Step 3: Mix the wet and dry ingredients well. You want a wet dough, like a thick pancake batter.

Step 4: Cover loosely with plastic wrap and let the dough rise for 3 hours (go by how big it rises). I then gently move the dough to a greased bread loaf pan and let it sit for another 3-4 hours. If you are not using a metal pan, you can do the whole rise in the bread pan!! Cover with a damp towel so the dough doesn’t dry out.

Sourdough bread batter rising in a loaf pan.
The King Arthur sourdough batter doubled in size in just 6 hours!

This is my favorite option so far – let it rise in the pan you’ll use for baking and it has the softest crust and best crumb of the four 5 recipes I’ve tried, while still being super easy.”

Sara K.
Sourdough loaf rising in a pan.
GF Jules flour blend in the pan rising.

Note that the King Arthur Measure for Measure was a little runnier in consistency. The GF Jules has a much higher starch content and looks much fluffier!

Step 5: Bake the gluten free sourdough loaf for 45 minutes at 425º F. I noticed it hadn’t browned on top – so I brushed the top with melted butter at the 45-minute mark and then quickly closed the oven door.

Hurry when gently brushing the melted butter on- the longer the oven is open, and the rack pulled out a bit – will lose a tiny bit of its rise. Once the oven is closed again, the rise comes back quickly.

Step 6: Bake for another 30 minutes and test the bread with a probe-style thermometer showing 200-210º F in the center. Note: the bake time will vary depending on the size and depth of the pan you bake your bread in.

If you notice that the thermometer has a bit of residue on the probe, you can turn off the oven and leave the loaf in the oven to cool so it finishes baking and cooling more gently to keep as much of the final baked-in rising and fluff.

Step 7: Carefully move the bread to a cooling rack. Cool the bread completely before removing it from the pan and slicing it with a serrated bread knife. You want the bread to cool for a minimum of 3-4 hours before slicing it.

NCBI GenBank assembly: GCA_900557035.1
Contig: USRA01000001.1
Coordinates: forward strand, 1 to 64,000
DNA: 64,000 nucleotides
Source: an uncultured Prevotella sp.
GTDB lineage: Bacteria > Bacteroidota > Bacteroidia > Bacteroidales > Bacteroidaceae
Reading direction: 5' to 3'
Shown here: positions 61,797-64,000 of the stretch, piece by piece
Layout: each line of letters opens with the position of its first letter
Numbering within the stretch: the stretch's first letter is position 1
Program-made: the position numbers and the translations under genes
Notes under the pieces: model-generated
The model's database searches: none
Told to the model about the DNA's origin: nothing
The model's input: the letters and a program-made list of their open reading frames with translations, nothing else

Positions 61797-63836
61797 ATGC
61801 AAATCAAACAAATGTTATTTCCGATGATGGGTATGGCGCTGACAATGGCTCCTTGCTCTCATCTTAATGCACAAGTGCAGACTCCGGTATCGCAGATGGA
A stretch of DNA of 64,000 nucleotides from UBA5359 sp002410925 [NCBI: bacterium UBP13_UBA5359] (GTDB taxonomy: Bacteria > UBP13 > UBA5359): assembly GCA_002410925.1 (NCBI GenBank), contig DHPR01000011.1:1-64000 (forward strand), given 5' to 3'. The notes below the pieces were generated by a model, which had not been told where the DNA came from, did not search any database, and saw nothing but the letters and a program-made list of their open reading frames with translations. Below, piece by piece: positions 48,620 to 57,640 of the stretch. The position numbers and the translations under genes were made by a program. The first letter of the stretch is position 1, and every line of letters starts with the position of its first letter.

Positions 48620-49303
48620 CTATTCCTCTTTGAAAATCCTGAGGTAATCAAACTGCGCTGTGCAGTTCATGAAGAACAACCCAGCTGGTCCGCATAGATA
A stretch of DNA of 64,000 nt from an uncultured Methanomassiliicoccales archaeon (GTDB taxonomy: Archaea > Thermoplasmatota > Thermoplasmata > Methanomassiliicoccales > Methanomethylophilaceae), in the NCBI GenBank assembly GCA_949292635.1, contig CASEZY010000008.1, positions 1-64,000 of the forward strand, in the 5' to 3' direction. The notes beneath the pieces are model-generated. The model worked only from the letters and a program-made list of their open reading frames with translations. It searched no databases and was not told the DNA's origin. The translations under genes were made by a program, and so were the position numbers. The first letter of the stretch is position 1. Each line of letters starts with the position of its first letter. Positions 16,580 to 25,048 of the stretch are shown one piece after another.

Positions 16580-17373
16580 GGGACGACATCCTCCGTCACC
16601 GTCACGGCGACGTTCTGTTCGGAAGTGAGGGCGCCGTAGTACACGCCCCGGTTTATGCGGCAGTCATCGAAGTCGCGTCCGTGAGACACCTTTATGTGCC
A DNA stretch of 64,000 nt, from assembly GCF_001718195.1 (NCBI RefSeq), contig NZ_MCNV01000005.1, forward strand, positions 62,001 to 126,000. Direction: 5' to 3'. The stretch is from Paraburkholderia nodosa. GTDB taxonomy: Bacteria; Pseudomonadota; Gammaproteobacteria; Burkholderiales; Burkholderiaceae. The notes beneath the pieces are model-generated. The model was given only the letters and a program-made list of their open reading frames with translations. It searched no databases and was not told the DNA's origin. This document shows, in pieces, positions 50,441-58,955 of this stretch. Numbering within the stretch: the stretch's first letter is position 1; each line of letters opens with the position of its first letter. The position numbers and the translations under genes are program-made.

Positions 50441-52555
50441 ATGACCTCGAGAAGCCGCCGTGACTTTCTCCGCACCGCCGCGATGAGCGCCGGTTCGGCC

Read my Gluten Free Bread Troubleshooting Guide for more tips and possible troubleshooting.

A loaf of baked gluten free sourdough bread on a cutting board.

How to get crusty bread:

If you love crusty bread, try this artisan Gluten Free Sourdough Boule recipe! I also love this Gluten Free Cranberry Walnut Sourdough Bread.

I highly recommend baking this bread with a pan of hot water to create steam. Sadie at Bread Srsly didn’t do this, but I found baking with hot steam creates a really good crust to the bread.

To get steam, you can fill a shallow baking dish with very hot water and put it on the bottom rack in your oven when you turn the oven on. Keep it there the first hour your bread bakes.

You can also bake your sourdough in a Dutch oven. Keep the lid on for the first 30 minutes of baking.

Frequently Asked Questions:

Store it the right way! Learn How to Store Gluten Free Bread so you can keep it fresh.

Is sourdough bread gluten free?

No, regular sourdough is not gluten free because it is made with wheat flour. If you are gluten free, you need to use gluten free flour to make your starter and bread.

How can you speed up the rise?

If you want to speed your rise a little, add 1-2 teaspoons of sugar. Many of my readers have used 1 teaspoon of soda powder mixed in. I added 1 teaspoon of sugar to the GF Jules mix before adding it to the bread loaf tin, and it seems to have risen higher and kept the rise through baking better.

Why do so many use Bob’s Red Mill 1:1 and King Arthur Measure for Measure when these flours don’t work with yeast?

In the early days of gluten free baking, there were few choices in flour or blends. Many people didn’t know Bob’s 1:1 wasn’t recommended for yeast recipes, so they used it. Bob’s 1:1 does work in this recipe. Why not, with so many readers using it with good success?

The side view of a baked loaf of gluten free sourdough bread.
This loaf was made with King Arthur Measure for Measure Gluten Free Blend.

Reader Tips:

I am including many reader tips. There is so much experience in perfecting bread. I encourage you to read the tips and comments section.

It was a pleasure at each step- because it was an adventure. Not everyone is that enthusiastic, I know. But, for someone whom has zero experience in gluten free baking – this brave trial was easy and enjoyable.”

Dana